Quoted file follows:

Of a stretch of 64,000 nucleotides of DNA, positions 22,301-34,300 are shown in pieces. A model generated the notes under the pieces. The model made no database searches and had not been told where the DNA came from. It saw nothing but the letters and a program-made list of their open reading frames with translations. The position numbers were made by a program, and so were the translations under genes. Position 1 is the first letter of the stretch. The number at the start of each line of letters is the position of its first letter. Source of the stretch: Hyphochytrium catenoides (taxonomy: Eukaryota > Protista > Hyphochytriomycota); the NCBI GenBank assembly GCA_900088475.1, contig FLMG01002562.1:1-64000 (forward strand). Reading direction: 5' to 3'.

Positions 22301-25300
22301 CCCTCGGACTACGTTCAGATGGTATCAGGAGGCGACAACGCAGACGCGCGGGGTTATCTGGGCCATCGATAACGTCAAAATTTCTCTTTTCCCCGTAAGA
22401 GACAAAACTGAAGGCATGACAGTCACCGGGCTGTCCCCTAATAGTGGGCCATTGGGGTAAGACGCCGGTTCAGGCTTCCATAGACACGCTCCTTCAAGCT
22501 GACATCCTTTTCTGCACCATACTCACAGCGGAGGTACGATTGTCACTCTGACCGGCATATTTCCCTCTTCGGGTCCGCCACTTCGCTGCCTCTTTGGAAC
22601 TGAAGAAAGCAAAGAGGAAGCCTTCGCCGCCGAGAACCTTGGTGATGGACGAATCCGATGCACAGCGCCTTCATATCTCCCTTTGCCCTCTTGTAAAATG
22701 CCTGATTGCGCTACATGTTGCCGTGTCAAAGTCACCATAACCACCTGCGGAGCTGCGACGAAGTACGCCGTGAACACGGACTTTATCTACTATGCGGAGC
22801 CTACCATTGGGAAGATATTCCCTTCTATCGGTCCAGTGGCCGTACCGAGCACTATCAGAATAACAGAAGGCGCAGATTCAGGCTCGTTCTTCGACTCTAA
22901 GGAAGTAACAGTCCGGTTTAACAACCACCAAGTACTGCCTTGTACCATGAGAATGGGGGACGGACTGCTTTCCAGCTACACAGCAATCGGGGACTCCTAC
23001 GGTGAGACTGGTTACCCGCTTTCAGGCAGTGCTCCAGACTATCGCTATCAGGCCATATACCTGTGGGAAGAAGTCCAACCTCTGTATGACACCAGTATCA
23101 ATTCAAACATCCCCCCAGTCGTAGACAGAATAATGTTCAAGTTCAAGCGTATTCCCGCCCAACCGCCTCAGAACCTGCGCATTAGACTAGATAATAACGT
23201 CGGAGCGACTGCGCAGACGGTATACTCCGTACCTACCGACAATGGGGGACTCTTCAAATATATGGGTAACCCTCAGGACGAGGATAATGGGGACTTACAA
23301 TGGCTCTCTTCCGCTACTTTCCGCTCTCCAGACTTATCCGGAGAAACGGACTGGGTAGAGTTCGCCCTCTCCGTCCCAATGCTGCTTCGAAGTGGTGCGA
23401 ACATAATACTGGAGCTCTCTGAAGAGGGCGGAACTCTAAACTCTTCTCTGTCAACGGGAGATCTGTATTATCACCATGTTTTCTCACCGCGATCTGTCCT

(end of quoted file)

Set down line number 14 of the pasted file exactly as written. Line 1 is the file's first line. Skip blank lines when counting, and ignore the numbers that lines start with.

23401 ACATAATACTGGAGCTCTCTGAAGAGGGCGGAACTCTAAACTCTTCTCTGTCAACGGGAGATCTGTATTATCACCATGTTTTCTCACCGCGATCTGTCCT